An exciting development in clinical research is that cutting-edge MR centers are pushing the boundaries by investigating the feasibility and clinical value of 7-tesla MRI for imaging neurodegenerative and neuroinflammatory diseases. Here, increasing the field strength helps to gain signal-to-noise ratio, contrast-to-noise ratio, and spatial resolution, which are all currencies of diagnostic image quality.
In particular, enhanced spatial resolution can help to advance the capabilities of imaging subtle focal cerebral lesions. A recent study demonstrated in a side-by-side analysis that MPRAGE MRI at 7 tesla depicted 82% more subtle multiple sclerosis (MS) lesions than MPRAGE MRI at 1.5 tesla due to the enhanced T1 contrast and the high spatial resolution.1
These improvements can be also put to clinical use to detect lesions at an earlier stage of disease progression, if not prior to the onset of clinical symptoms. This capability has been demonstrated by MR microscopy of animal models, using an effective resolution (pixel per anatomy) currently approached in humans with 7-tesla MRI.2 Also, it offers means for differential diagnosis.
Cerebral lesions morphology derived from 7-tesla exams differentiates Susac syndrome (an orphan disease that needs to be considered in the differential diagnostic workup of various neurological disorders) from MS, according to a recent clinical study. This study demonstrated that white matter and callosal lesion morphology in Susac syndrome differs significantly from MS plaques in terms of a perivascular localization, the presence of a hypointense ring, and the frequency of CSF-isointense lesions, as illustrated in figure 2.3
Also, the (super)linear relationship between magnetic field strength and sensitivity for susceptibility effects in T2*-weighted imaging, together with the enhanced spatial resolution, can substantially enhance the detection of anatomical details of MS plaques.
At the same time, this research is paralleled by pioneering explorations into human stroke imaging and imaging microbleeds at 7 tesla. Stroke lesions visible at 3 tesla can all be detected at 7 tesla.5 Improved spatial resolution at 7 tesla helps to reveal more anatomical detail and pathophysiological characteristics of ischemic lesions, which pays off for imaging microinfarcts. These findings encourage further exploration into the diagnostic benefits that 7-tesla MRI may offer for neurology and neuroradiology.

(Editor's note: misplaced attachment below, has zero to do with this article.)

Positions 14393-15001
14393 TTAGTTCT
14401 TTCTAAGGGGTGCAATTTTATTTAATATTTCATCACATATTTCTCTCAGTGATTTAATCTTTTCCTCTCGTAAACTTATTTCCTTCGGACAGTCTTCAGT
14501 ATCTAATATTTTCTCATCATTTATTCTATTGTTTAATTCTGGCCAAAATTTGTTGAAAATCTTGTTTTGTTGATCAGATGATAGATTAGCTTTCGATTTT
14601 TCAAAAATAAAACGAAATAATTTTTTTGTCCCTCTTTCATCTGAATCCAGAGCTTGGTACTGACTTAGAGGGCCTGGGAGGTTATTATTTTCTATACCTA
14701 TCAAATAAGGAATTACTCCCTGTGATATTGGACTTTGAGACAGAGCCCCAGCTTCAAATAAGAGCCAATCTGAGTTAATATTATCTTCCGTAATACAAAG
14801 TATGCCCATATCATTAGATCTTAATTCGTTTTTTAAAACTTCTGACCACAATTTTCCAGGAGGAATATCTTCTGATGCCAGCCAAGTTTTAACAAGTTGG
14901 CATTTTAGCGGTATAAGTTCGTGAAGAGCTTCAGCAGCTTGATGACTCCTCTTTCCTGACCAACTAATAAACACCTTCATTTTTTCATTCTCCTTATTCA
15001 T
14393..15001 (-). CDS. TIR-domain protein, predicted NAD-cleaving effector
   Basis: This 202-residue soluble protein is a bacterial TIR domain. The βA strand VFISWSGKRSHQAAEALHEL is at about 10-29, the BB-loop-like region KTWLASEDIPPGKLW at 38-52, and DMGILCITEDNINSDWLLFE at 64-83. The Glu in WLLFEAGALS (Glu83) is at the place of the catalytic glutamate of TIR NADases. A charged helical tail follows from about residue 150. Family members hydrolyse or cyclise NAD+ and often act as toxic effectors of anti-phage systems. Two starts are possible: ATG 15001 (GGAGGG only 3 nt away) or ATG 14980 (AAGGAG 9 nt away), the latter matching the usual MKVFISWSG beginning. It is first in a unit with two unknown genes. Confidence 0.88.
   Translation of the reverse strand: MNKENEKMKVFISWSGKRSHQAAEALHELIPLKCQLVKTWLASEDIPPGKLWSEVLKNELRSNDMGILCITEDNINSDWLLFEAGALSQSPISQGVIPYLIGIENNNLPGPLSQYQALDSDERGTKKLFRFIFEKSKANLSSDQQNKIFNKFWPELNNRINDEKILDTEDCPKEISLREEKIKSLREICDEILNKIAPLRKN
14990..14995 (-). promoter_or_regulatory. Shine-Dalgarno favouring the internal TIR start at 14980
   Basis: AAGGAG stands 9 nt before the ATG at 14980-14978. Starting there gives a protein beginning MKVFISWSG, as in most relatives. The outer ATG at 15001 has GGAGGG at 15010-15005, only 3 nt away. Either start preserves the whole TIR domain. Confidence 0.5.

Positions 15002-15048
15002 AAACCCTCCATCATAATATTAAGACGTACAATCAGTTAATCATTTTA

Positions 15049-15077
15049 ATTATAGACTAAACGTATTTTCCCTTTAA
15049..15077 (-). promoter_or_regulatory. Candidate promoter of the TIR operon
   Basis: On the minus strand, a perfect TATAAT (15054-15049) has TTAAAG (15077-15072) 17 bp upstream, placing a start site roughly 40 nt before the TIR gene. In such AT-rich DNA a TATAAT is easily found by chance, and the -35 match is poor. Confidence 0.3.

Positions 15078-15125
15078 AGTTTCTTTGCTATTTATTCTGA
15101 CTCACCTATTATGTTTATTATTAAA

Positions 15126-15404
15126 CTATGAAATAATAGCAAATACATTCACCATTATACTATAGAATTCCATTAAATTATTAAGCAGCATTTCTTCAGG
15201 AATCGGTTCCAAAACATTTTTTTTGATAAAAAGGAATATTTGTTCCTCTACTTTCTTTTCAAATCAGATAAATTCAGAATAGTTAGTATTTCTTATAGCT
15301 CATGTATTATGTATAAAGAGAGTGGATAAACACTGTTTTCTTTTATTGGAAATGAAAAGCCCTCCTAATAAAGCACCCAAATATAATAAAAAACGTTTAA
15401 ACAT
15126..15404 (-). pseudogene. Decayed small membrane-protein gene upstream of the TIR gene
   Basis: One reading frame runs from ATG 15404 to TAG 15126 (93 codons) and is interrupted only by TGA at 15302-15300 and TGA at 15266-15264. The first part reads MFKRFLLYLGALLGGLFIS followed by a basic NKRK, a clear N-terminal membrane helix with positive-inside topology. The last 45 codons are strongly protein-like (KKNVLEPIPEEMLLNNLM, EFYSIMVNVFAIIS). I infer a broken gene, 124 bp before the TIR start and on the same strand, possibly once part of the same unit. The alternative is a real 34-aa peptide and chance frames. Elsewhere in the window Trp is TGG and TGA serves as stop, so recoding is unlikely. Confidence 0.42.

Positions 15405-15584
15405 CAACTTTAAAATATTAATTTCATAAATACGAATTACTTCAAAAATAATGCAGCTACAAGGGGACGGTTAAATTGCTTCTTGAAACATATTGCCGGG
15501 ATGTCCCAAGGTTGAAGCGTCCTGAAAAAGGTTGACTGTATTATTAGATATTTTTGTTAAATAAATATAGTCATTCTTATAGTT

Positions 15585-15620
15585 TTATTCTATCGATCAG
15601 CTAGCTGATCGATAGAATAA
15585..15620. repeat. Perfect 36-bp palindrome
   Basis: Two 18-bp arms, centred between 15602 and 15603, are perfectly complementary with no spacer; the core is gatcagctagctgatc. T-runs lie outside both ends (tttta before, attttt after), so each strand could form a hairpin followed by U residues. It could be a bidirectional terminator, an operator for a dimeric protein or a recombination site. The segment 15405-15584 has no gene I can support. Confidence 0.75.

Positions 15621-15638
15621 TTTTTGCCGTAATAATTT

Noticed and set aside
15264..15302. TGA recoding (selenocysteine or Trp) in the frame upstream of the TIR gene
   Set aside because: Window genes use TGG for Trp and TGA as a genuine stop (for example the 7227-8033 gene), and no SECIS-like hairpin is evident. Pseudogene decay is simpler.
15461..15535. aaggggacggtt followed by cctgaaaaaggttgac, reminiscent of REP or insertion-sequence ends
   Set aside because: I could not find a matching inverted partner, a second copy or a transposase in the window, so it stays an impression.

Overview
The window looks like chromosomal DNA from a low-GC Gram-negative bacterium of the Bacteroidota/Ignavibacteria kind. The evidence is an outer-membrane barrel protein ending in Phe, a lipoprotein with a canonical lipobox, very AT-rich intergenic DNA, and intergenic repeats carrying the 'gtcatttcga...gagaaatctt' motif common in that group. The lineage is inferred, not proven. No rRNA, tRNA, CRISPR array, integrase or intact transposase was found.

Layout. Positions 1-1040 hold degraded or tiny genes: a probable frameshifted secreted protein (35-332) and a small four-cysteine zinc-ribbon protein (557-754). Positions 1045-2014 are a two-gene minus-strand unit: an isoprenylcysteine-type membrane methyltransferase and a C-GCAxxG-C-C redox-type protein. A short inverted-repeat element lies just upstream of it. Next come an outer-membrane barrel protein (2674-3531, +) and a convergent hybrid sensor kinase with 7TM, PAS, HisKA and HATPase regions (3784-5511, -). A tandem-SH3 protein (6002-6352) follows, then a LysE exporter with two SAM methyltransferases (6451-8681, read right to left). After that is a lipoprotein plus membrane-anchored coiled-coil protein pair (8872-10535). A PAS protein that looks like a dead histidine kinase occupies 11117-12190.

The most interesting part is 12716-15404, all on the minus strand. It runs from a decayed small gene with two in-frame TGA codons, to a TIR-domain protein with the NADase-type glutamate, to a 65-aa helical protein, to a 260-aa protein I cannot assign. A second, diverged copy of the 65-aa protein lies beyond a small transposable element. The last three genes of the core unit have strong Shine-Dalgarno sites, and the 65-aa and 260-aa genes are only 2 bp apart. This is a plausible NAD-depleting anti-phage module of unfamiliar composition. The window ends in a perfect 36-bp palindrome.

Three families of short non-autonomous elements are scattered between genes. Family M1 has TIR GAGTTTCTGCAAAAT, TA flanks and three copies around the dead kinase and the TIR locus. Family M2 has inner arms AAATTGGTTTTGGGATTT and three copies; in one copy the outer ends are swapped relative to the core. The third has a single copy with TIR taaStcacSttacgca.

t is no secret that the feasibility of 7-tesla MRI is not limited to the brain, but also can be beneficial for musculoskeletal and cardiac imaging. The requirements of cardiac MR at 7 tesla inspired recent advances in multichannel radiofrequency (RF) coil technology. This includes the move from cardiac optimized RF coils equipped with four transmit/receive channels only to 16 TX/RX channels configurations,6 and even 32 TX/RX channel versions.7
It has been shown that a larger number of elements, in conjunction with a 2D RF coil-array design, can improve image quality, as well as accelerated imaging performance.8 All these efforts culminated in images of the beating heart with a spatial resolution that is by an order of magnitude superior to that routinely available at 1.5 tesla.
These improvements offer detailed insights into cardiac anatomy and might provide means for a better understanding of the myocardial microstructure. Recognition of the benefits of the many channel RF coil configurations should help to eventually lead to a 7-tesla body RF coil design, though this is, for the moment, merely a vision. It is nonetheless a vision that offers the potential to inspire a further push toward body imaging at 7 tesla.
Set of six (top and bottom) 2D CINE FLASH images of the beating human heart derived at systole from a series of 12 short-axis views ranging from the apex to the base of the heart (in-plane resolution [1 x 1] mm2, slice thickness of 4 mm, acceleration factor = 2, GRAPPA). A 2D 16-channel transmit/receive radiofrequency coil array was used for signal transmission and reception.6 The images illustrate that a rather uniform intensity distribution was obtained across the entire heart.6